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Saul Leiter 'Early Color'

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I know that the exhibition 'Early color' was mentioned in an earlier thread but I've just bought a copy of the

book and I just want to give it a plug.


It's published, at least in the UK, by Steidl (who also published the brilliant 'Evelyn Hofer') and is very nicely

printed publication that I think must go some way justice to doing justice to the photos. The pictures

themselves are exquisite.


I know a lot of people rightly sing the praises of Eggleston and his colour photography but Leiter's work

was done, considerably, earlier in the '50s and I think his praises should be sung too. End of rant.


Highly recommneded.

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I have seen some of his work in person -- it is superb. Very interesting to see the world of

the fifties in color as well. It's funny how those of us who did not live it associate the world of

that era as being in black and white. For me, everything from the 1860s to the 1960s seems

black and white, but everything before and after seems in color...Don't get me wrong though,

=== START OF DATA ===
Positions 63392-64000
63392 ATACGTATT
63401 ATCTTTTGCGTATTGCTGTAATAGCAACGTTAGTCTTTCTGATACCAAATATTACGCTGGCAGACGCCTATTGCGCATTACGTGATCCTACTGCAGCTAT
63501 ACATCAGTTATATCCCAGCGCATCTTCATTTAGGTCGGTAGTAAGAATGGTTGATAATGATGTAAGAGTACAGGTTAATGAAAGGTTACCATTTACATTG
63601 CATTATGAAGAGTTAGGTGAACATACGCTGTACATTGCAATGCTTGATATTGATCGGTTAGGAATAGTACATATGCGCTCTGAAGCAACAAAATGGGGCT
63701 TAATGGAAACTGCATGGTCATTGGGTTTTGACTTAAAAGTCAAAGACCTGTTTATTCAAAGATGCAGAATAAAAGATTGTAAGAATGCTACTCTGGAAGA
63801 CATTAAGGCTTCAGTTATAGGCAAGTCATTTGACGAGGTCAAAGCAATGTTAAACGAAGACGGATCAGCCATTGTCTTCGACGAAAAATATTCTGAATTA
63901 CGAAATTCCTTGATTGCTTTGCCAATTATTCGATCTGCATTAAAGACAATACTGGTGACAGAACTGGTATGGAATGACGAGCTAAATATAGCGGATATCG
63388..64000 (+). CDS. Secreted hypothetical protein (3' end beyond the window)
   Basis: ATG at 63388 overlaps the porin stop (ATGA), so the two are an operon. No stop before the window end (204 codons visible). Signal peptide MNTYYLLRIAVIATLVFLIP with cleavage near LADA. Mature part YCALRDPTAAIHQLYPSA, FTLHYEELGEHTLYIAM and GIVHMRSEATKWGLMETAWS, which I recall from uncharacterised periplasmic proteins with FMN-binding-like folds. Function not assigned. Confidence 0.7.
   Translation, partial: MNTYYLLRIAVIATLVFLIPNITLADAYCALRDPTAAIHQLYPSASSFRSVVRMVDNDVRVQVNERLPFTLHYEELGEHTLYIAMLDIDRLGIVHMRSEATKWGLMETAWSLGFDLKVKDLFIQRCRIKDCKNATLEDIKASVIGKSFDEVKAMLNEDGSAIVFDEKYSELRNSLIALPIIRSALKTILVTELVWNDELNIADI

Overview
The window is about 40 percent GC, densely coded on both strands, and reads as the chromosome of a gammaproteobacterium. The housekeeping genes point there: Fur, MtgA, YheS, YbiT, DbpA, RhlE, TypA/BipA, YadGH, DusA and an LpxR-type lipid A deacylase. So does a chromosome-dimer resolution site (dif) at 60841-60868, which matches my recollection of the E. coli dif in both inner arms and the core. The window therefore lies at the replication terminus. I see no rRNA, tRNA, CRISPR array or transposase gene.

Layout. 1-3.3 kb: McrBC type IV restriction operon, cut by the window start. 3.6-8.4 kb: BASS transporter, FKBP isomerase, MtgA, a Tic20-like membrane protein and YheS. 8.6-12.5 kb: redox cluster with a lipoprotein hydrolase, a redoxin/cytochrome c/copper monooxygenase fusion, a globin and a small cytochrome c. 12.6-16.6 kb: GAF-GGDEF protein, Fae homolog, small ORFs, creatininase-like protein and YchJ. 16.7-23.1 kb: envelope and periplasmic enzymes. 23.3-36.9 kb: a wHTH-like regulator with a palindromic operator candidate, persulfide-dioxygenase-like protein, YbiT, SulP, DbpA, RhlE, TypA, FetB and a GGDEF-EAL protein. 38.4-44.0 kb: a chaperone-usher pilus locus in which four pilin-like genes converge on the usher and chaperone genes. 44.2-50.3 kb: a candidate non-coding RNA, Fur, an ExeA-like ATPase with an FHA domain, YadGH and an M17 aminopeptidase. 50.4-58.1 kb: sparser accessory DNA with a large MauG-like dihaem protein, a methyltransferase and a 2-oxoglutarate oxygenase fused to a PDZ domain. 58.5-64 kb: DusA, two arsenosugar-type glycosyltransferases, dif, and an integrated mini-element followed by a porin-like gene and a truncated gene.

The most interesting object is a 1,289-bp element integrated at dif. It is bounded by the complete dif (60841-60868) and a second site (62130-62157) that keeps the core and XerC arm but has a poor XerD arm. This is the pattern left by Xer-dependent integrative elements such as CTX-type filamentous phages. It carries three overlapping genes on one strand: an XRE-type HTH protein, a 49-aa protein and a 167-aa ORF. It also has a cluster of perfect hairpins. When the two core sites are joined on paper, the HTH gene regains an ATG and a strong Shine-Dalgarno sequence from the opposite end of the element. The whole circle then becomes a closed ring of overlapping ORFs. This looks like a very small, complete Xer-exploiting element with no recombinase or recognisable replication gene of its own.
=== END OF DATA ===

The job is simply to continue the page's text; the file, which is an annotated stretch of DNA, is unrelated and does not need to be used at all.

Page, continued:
Leiter's work is interesting for many reasons beyond the fact that it is in color...

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The introduction to the book is interesting. It state that, to achieve the look he was after,

Leiter would experiment with out of date emulsions and some of the more obscure colour

films then available. However he created it, it's a wonderful use of colour.


Sadly, the exhibition prints are, for me at least, prohibitively expensive.

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i was in paris a couple of years back and finally got round to going up the arc de triomphe. In

the large rom at the top of the arc was an exhibition of colour photographs from the first

world war - pretty amazing stuff really - lots of bombed out cathedrals and troops at rest

and troops going in to battle. I had never really registered that colour film existed that far

back. Afraid I have no recollection of who took the pictures, but fairly sure he was some

french officer type.



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Nobody said that Eggleston was the first great colour photographer. I simply that he gets a

lot of praise for his use of colour.


Haas is fine but I personally think there's something very special about Leiter's colour work

from the '50s.

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I have a 1960 "The German Photographic Annual" (in English) and a 1960 "U.S. Camera Annual". Both have a very small section of color photos. My collection of Popular Photography Magazine's annuals from the 1960's have very little color either.
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Andrew, I really like Saul Leiter's work, but I also understand the emphasis put on the

significance of Eggleston. He's one of the few people that the critics have got right - lazy